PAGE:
"Weapons control is an area of cities' concern. That it is of concurrent state concern is no impediment to the exercise of authority by a city through ordinance so long as there is no conflict in terms with state legislation and the state legislature has not preempted the field. Answers to these latter questions determine whether an ordinance is 'subject to' state legislation within the meaning of the home rule amendment."
In Lee, this court also discussed whether criminal statutes are subject to home rule, stating:
"The further argument that by the enactment of our present criminal code the legislature has preempted for the state the entire field of criminal law was implicitly rejected in City of Lyons v. Suttle, 209 Kan. 735, 498 P.2d 9 (see dissenting opinion 209 Kan. 742-743, 498 P.2d 15). The statute relied upon for the theory of preemption is K.S.A. 21-3102, which states:
"'(1) No conduct constitutes a crime against the state of Kansas unless it is made criminal in this code or in another statute of this state. . . .'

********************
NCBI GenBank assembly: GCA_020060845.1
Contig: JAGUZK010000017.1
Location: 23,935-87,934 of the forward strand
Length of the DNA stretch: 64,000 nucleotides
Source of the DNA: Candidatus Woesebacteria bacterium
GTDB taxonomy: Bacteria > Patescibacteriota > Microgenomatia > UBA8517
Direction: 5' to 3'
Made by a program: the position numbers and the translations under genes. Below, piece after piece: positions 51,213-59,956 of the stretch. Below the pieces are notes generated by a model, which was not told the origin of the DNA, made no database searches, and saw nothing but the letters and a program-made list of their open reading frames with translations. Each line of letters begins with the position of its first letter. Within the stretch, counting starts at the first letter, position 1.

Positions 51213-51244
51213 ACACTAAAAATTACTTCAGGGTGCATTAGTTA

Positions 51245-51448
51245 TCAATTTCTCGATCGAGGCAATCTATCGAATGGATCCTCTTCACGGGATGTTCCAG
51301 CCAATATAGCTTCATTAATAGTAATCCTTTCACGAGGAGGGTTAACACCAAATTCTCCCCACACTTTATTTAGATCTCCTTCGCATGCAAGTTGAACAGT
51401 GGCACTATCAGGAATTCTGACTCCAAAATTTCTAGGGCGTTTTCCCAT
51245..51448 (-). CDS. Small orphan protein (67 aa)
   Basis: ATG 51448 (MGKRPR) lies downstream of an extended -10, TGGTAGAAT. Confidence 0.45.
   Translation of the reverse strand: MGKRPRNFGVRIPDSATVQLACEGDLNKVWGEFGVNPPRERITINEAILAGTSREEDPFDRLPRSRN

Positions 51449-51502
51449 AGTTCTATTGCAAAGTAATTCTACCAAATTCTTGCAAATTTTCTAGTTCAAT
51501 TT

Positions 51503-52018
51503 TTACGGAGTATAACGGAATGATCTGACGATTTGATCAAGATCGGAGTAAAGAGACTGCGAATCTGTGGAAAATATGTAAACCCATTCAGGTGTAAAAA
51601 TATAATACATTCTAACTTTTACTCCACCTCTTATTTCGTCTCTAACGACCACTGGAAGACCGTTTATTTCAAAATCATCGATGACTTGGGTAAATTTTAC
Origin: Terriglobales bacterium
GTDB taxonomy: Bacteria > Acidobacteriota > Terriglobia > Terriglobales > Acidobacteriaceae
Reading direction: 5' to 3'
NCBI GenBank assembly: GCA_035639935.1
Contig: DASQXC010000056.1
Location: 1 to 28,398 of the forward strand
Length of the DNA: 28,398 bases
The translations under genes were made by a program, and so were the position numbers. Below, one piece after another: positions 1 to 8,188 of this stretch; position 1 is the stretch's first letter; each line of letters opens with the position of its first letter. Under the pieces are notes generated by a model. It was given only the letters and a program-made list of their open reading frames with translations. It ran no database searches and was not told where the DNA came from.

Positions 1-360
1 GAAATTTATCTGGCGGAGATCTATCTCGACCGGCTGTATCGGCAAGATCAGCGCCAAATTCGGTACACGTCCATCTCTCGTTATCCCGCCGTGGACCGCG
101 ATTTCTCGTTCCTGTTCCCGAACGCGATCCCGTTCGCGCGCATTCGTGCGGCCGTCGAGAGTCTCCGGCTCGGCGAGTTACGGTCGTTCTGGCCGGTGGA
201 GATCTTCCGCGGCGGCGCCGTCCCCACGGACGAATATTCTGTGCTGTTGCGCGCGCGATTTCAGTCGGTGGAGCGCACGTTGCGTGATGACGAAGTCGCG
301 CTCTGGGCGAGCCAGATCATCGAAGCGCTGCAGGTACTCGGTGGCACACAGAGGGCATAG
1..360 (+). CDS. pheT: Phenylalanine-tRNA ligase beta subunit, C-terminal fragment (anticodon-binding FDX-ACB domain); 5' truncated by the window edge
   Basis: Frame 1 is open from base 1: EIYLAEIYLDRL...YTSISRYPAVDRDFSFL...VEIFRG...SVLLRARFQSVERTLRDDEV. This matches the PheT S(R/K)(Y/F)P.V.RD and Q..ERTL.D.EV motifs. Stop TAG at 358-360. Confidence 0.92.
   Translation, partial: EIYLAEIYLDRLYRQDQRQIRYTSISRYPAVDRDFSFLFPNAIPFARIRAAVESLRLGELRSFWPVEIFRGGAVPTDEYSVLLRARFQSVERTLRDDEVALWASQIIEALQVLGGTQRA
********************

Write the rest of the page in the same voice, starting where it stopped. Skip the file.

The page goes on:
"The foregoing is simply codification of prior case law holding there are no common law crimes in Kansasall crimes are statutory (see State v. Koontz, 124 Kan. 216, 218, 257 Pac. 944). Further negativing the notion our present criminal code was intended to preempt cities from that field are the several references to municipal courts in it and in our code of criminal procedure. For example, K.S.A. 21-3108(3), our former jeopardy statute, bars state prosecution under certain conditions if the defendant was prosecuted 'in the municipal or police court of any city of this state for a crime which is within the concurrent jurisdiction of this state. . . .' See also in our recently enacted municipal practice act provision for prosecution of non-traffic offenses (K.S.A. 1974 Supp. 12-4205)." 216 Kan. at 503.